Orientalizing Afghanistan

Ever since reading the late Edward Said’s oeuvre Orientalism (essential reading for every student of social sciences and areas studies), it is as if I have found a language to express my frustrations about the nonesense that not infrequently comes out of academia and the media about Afghanistan and the Muslim world at large.

The crucial thing about orientalism is not so much that it misunderstands or misrepresents ‘the other,’ but rather that such representations serve an agenda that bases itself on the “nexus of knowledge and power.” In other words, using certain imagery and words to represent the other is not purely scientific and innocuous, but rather a highly political enterprise, and one that is not inconsequential for both the observer and the one represented. More importantly, in the long term the represented comes to see himself in terms that are used to represent him, he finds his history and identity in the orientalist discourse.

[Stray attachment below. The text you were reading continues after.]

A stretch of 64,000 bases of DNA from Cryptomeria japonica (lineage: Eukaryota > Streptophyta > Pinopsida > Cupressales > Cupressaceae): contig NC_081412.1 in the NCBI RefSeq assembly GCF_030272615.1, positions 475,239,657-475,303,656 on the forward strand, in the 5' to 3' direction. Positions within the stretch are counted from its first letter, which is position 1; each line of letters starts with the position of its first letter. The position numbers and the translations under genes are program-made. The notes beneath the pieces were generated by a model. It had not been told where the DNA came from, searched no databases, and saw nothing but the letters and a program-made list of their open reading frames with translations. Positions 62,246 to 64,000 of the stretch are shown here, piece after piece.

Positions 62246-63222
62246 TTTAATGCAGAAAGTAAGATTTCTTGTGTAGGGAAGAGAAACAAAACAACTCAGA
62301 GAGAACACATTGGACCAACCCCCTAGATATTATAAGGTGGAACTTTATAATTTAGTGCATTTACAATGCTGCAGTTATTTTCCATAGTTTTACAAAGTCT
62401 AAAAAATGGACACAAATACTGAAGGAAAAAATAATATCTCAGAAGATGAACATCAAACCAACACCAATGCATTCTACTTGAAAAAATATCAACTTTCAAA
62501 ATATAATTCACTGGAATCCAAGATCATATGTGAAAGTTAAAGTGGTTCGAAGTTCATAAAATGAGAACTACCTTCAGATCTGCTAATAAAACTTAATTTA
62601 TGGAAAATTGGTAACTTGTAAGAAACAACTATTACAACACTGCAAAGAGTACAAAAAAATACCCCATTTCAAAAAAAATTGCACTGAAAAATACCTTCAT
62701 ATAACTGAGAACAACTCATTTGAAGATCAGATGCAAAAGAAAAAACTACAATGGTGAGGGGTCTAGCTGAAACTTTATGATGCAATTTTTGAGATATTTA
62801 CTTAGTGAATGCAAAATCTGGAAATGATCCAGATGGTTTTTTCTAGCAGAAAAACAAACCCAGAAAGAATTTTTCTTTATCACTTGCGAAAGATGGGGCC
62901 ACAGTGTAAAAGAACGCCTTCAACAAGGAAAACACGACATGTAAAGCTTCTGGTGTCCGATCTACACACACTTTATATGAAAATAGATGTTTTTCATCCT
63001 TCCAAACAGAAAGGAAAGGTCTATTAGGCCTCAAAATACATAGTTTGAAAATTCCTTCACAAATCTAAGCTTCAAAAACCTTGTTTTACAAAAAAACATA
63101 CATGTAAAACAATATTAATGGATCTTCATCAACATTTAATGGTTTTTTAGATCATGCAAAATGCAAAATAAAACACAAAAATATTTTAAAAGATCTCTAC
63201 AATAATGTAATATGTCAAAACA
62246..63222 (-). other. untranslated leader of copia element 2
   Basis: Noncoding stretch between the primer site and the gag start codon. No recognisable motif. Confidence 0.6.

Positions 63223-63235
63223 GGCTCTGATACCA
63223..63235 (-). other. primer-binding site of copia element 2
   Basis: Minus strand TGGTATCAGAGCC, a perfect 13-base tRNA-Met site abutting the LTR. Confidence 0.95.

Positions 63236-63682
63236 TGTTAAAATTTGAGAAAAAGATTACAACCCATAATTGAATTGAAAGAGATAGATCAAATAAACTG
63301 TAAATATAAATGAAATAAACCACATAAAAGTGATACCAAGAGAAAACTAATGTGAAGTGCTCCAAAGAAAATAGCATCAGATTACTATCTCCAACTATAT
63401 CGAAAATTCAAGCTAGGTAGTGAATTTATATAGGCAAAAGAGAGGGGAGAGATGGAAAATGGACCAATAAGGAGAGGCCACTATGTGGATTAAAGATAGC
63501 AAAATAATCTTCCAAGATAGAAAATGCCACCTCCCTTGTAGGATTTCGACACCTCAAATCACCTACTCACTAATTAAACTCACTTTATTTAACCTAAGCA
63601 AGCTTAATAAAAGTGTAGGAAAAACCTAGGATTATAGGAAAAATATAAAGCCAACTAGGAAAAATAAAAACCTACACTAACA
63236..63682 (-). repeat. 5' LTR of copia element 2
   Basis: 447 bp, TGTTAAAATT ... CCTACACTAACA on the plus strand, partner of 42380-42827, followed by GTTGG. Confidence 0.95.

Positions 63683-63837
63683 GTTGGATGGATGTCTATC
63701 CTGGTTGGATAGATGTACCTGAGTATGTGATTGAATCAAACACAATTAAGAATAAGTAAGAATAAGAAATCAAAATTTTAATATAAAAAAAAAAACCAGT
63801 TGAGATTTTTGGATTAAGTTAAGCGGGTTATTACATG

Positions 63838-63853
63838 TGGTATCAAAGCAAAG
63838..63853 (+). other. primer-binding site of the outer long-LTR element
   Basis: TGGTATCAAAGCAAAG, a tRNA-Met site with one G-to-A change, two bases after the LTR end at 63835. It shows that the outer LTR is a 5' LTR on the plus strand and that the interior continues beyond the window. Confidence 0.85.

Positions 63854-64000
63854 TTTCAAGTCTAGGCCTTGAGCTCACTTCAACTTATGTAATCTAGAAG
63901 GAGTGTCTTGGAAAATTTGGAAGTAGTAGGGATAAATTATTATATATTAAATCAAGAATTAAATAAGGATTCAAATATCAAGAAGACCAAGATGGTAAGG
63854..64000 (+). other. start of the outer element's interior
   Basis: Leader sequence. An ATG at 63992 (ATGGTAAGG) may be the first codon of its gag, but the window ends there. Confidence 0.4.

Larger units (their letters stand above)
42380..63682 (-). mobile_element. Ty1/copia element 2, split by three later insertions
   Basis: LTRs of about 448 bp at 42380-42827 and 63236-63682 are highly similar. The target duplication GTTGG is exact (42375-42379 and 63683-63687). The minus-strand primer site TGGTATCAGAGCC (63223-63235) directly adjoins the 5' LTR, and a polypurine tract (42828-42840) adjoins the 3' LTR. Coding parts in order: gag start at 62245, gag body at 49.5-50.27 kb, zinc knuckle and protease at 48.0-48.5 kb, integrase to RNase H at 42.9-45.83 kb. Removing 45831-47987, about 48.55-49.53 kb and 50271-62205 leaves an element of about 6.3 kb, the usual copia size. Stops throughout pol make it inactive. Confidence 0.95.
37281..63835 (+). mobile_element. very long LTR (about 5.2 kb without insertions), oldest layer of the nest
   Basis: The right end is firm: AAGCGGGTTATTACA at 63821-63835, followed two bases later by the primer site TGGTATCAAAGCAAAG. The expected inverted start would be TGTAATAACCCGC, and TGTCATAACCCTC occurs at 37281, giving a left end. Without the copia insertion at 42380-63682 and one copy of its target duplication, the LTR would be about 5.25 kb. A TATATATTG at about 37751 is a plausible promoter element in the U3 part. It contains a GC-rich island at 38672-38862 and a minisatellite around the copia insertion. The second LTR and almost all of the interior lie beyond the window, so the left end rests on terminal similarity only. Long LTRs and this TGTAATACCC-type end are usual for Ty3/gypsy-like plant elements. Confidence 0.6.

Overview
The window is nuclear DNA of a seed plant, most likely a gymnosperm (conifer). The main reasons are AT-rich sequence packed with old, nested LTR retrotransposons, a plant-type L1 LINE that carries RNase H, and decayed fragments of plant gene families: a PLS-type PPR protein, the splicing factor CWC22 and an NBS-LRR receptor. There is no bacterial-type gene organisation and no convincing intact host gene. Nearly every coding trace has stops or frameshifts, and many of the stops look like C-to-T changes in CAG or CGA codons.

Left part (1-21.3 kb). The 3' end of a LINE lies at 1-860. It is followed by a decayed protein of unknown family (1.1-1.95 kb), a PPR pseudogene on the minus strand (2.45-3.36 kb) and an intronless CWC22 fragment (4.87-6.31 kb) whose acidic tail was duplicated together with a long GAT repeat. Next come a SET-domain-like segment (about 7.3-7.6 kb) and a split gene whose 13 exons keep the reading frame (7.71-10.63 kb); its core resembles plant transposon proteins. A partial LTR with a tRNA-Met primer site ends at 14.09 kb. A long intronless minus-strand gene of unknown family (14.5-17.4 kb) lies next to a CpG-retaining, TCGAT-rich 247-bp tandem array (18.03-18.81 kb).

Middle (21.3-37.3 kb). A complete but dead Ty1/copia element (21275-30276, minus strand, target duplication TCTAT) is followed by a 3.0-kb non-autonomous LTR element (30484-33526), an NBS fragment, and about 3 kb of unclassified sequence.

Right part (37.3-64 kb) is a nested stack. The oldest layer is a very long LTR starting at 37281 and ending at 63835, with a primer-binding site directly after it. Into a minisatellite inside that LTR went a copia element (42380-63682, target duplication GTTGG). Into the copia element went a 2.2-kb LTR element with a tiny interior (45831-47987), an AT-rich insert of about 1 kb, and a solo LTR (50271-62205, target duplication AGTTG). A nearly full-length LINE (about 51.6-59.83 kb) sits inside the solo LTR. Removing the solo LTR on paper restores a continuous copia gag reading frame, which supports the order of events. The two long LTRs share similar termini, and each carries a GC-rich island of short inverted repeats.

Nearly everything about discussions of Afghanitan reeks of such orientalist stench. Frequently we see the media as well as serious scholars essentialize Afghanis as this or that – and as I have pointed out in an earlier post, not infrequently Afghans fall for this and try to seek out their own true essence in a purported “Afghaniyat” attributed to them. Such discussions are always essentialist, fatalist, and contribute to the misunderstanding of Afghanistan’s problems by both Afghanistan’s people as well as outsiders. There would be a hope for all of this to stop, were it not for the fact that they are also most of the time easy to comprehend than reality (which is far more complex), and they are somehow exotic and attractive – in one word, sexy- to the outside observer. It satisfies some urge for the exotic in the outside observer to see Afghanistan as brave, or fearless, or violent, or devoutly religious, “friecely indepdendent and individualist,” or this or that.